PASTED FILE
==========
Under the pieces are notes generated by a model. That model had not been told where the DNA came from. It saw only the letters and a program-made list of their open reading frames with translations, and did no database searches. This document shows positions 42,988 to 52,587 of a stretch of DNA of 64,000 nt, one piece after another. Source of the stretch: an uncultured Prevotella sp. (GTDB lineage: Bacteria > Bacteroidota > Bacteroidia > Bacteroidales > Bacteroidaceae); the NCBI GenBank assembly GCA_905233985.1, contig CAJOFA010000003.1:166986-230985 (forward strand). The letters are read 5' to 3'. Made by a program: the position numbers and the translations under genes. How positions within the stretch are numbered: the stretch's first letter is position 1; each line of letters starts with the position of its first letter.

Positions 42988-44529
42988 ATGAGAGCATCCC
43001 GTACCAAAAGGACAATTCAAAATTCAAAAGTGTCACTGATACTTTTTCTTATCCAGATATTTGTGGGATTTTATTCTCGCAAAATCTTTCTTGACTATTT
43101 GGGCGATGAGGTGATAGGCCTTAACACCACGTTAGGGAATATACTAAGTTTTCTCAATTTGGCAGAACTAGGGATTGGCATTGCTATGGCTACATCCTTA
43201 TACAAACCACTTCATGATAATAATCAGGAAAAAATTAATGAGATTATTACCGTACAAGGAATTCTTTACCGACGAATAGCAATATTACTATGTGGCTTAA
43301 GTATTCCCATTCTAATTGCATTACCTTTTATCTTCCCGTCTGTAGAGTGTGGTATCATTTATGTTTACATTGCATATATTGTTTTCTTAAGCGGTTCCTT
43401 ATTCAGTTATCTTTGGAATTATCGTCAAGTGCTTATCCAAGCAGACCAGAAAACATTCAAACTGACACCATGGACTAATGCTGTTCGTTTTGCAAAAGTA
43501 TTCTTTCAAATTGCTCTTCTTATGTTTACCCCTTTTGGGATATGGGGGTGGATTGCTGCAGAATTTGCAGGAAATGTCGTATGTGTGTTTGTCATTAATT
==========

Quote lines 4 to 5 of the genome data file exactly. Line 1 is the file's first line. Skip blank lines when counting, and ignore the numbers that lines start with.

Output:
43001 GTACCAAAAGGACAATTCAAAATTCAAAAGTGTCACTGATACTTTTTCTTATCCAGATATTTGTGGGATTTTATTCTCGCAAAATCTTTCTTGACTATTT
43101 GGGCGATGAGGTGATAGGCCTTAACACCACGTTAGGGAATATACTAAGTTTTCTCAATTTGGCAGAACTAGGGATTGGCATTGCTATGGCTACATCCTTA